- Published: 19/05/2016
- ISBN: 9781783783052
- Granta Books
- 352 pages
Are We Smart Enough to Know How Smart Animals Are?
Frans de Waal
What separates your mind from the mind of an animal?
Maybe you think it’s your ability to design tools, your sense of self, or your grasp of past and future – all traits that have helped us define ourselves as the pre-eminent species on Earth. But in recent decades, claims of human superiority have been eroded by a revolution in the study of animal cognition. Take the way octopuses use coconut shells as tools, or how elephants can classify humans by age, gender, and language. Take Ayumu, the young male chimpanzee at Kyoto University who demonstrates his species’ exceptional photographic memory.
Based on research on a range of animals, including crows, dolphins, parrots, sheep, wasps, bats, whales, and, of course, chimpanzees and bonobos, Frans de Waal explores the scope and depth of animal intelligence, revealing how we have grossly underestimated non-human brains. He overturns the view of animals as stimulus-response beings and opens our eyes to their complex and intricate minds. With astonishing stories of animal cognition, Are We Smart Enough to Know How Smart Animals Are? challenges everything you thought you knew about animal – and human – intelligence.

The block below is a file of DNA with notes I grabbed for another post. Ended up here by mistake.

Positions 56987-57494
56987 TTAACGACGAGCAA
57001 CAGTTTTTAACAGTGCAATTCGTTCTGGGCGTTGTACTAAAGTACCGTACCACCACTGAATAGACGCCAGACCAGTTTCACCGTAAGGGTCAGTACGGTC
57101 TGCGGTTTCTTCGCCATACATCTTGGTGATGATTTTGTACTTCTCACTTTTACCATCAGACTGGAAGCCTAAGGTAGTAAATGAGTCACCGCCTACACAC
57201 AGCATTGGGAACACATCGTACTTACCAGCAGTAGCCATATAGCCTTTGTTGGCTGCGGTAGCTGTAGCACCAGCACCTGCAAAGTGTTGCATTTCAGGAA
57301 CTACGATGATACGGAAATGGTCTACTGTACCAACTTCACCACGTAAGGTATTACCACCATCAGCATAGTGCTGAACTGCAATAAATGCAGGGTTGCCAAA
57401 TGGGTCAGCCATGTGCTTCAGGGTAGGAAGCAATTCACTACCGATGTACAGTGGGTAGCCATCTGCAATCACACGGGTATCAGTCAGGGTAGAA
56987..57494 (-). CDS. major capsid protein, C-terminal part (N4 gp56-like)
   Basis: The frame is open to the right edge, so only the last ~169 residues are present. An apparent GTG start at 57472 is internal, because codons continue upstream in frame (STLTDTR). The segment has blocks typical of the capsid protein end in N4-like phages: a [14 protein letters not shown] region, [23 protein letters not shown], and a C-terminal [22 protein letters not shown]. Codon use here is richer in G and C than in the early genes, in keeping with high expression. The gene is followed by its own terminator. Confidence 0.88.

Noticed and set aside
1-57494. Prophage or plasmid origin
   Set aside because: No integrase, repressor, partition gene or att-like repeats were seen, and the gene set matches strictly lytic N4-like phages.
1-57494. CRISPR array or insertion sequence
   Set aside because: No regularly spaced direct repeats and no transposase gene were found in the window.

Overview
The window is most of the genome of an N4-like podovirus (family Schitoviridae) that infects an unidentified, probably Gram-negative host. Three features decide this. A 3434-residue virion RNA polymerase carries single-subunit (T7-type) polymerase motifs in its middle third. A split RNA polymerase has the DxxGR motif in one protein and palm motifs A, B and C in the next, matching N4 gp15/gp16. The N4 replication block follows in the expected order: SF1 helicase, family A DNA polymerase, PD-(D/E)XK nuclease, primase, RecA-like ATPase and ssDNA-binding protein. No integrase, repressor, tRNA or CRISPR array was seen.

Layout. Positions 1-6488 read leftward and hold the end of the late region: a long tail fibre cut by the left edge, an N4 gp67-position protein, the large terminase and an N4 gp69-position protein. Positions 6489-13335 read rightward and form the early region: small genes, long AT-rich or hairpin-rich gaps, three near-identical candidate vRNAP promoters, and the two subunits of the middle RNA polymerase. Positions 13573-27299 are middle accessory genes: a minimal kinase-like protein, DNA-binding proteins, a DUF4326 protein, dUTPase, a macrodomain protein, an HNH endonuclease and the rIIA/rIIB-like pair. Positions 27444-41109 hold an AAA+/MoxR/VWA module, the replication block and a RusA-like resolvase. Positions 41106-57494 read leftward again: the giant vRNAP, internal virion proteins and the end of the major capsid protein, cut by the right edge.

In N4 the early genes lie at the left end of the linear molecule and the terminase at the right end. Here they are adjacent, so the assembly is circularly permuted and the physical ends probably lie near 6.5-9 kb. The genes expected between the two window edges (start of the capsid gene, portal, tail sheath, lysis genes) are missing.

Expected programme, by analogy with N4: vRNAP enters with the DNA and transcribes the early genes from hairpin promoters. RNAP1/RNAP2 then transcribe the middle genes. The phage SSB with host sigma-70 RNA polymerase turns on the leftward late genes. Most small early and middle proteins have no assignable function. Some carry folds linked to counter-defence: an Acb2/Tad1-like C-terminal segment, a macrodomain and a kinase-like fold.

A lively, punchy and rigorous review of 20 years of academic studies of animals' mental lives, written by one of the most prominent thinkers in the field... It is the half-century-long failure of science and empathy that motivates de Waal's fascinating book... De Waal demolishes the pedestal on which we have placed humanity... [it is] an important corrective to human exceptionalism
James McConachie, Sunday Times
If you are at all interested in what it is to be an animal, human or otherwise, you should read this book
Matthew Cobb, Guardian
Compellingly recounted by De Waal, who has a long and distinguished career in animal psychology... This book makes plan [that] we can see plenty of ourselves in our animal cousins too
Raphael Hogarth, The Times
From the Same Author
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‘Watching behaviour comes naturally to me, so much so that I may be overdoing it.’